western Canada and the West Siberian lowlands. These two
regions experience warm summers and cold winters and mod-
erate rates of precipitation, and have the highest average rates of
Holocene peat accumulation of all northern high latitude peat-
land regions (8). The difference in timing of the HTM across the
northern boreal regions (19, 24) allows for further examination
of the role of the HTM on peat C accumulation rates. The
cooling effect of the Laurentide ice sheet in eastern Canada
delayed the HTM until 5–3 ka, a time that corresponds with high
C accumulation rates there (8). It should be noted that the
timing of the HTM in eastern Canada is out of synch with
maximum insolation seasonality, and true examination of the
role of early Holocene seasonality must take this into account.
This hypothesis can be tested in the southern hemisphere where
the maximum insolation seasonality and HTM timing occur at
5–2 ka (20). Although data are sparse, one peatland record from
Patagonia appears to show higher peat accumulation rates at this
time compared with the rest of the Holocene (45).
Role of Northern Peatlands in Controlling Atmospheric Methane
Concentrations. Although peatlands represent a significant C res-
ervoir, they also are a source of CH4to the atmosphere (16, 17).
Atmospheric CH4concentrations began increasing duringthe last
deglaciation, with two large and abrupt increases, one at the start
of the Bølling-Allerød (Termination 1A) and another at the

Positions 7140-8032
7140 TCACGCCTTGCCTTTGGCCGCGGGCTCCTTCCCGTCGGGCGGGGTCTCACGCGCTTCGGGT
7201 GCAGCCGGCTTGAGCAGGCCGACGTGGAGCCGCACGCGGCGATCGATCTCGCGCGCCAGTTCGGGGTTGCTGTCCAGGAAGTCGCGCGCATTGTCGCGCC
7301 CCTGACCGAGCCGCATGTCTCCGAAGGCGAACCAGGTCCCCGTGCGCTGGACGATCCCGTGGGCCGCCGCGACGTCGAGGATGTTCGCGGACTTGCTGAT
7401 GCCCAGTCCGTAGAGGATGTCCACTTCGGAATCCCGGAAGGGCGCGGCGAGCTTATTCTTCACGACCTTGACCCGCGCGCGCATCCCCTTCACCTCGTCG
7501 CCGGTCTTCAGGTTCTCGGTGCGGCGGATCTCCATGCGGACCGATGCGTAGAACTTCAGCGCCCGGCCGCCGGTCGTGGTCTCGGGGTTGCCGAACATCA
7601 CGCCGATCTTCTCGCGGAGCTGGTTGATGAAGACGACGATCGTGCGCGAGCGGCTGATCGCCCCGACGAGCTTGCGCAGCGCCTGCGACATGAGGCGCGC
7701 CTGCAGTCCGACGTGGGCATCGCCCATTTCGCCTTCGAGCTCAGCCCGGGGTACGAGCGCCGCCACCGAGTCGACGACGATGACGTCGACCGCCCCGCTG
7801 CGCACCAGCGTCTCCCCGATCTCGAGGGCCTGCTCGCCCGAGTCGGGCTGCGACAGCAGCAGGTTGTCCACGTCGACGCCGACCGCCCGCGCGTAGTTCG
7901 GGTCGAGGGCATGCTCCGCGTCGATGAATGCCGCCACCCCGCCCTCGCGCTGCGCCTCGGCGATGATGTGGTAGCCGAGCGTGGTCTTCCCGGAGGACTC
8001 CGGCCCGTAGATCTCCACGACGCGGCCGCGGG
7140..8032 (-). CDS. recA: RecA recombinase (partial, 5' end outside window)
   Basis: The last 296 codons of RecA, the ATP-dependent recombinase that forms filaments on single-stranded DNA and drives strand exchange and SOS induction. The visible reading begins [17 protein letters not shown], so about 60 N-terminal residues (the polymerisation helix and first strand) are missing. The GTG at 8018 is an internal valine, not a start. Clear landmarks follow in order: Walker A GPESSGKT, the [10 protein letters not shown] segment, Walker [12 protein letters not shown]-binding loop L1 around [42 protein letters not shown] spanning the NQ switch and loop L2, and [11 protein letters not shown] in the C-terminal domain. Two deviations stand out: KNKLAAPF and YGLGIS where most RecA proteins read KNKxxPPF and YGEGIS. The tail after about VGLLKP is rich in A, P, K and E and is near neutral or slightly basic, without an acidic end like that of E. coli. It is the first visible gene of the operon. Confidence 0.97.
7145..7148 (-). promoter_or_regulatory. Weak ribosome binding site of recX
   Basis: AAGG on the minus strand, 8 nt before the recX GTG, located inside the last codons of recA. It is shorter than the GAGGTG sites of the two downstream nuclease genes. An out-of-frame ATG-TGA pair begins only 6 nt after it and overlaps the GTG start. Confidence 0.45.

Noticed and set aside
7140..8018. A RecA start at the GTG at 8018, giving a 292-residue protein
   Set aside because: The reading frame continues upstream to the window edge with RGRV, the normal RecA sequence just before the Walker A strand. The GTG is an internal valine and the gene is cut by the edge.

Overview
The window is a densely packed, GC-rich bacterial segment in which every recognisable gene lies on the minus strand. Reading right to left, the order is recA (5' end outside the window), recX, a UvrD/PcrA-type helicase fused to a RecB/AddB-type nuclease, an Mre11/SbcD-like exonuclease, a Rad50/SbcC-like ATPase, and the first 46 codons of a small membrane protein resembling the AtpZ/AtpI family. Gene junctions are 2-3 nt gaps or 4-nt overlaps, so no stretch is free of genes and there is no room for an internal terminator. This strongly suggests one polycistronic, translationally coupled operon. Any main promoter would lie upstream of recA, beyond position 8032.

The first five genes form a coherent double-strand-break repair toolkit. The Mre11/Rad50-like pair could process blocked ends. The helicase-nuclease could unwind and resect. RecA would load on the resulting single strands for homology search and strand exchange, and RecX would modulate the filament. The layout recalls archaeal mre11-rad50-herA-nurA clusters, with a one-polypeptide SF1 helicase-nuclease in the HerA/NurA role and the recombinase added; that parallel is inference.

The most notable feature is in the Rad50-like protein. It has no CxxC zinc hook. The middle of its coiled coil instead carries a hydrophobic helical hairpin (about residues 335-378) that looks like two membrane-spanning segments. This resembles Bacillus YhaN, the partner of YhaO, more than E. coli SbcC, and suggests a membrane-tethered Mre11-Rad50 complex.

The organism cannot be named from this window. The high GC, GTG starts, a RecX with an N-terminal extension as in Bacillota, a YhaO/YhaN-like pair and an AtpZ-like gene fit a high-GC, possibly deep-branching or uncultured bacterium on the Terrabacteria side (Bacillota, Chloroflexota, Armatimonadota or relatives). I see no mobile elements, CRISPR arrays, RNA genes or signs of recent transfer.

remains the subject of much debate (28, 29, 31, 46–49). Several
hypotheses have been proposed, the first of which suggests that
releases from methane hydrates caused the atmospheric CH4
increase (46). This hypothesis is considered by some to be
increasingly unlikely (47, 48). A second hypothesis suggests that
extensive wetland development caused the increase atmospheric
CH4, particularly the abrupt increase at the beginning of the
Holocene (16, 17, 48). Finally, a recent study (28) proposes that
thermokarst lake formation in Siberia, Alaska, and northwestern
Canada during the early Holocene explains most of the atmos-
pheric CH4increase and maintains that the northern peatland
basal date synthesis curve (17) lacks the rapid early Holocene
increase evident in thermokarst lake formation (Fig. 2D). The lag
in peatland initiation dates may partially be explained by the large
ice sheet dynamics and thermal inertia in the North Atlantic
delayed the onset of Holocene warming (19).
Alaskan peatlands began gradually expanding ∼18 ka, almost
5,000 years before Siberian peatlands (Fig. 2C) and >1,000 years
a lack of an ice sheet over most of Alaska. The gradual increase in
Alaskan peat basal dates corresponds with the beginning of the
increase in atmospheric CH4concentrations, which suggests that
these peatlands contributed to the initial deglacial increase in
atmospheric CH4concentrations. The interpolar gradient in CH4
concentrations at this time implies that a northern wetland source
must exist (49), but no sharp increase in peatland area in Alaska is
observed at Termination 1A (∼14.9 ka) to explain the sharp
factors may have contributed to that observed sharp CH4rise.
(12, 39, 40), it is conceivable that the warm Bølling-Allerød tem-
peratures could have increased CH4emissions in existing peat-
lands at that time, even with no additional new peatland
decrease the residence time of CH4in the atmosphere (50). It is
also likely that by that time, peatland expansion had begun to the
south of the Laurentide ice sheet and Europe (17). In addition, it
remains possible that the CH4increase at Termination 1A was
50). It is also possible that thermokarst development increased as
temperatures rose (28), or that subglacial methane was released
from retreating ice sheets (51).
The rate of Alaskan peatland expansion does not decrease
during the Younger Dryas (YD), and therefore it cannot explain
the reduction in atmospheric CH4concentrations. Closer exami-
nation of the spatial expansion pattern (Fig. 1) shows a lower rate
of expansion on the North Slope of Alaska but continued expan-
sion in south-central and eastern Alaska during the YD, a pattern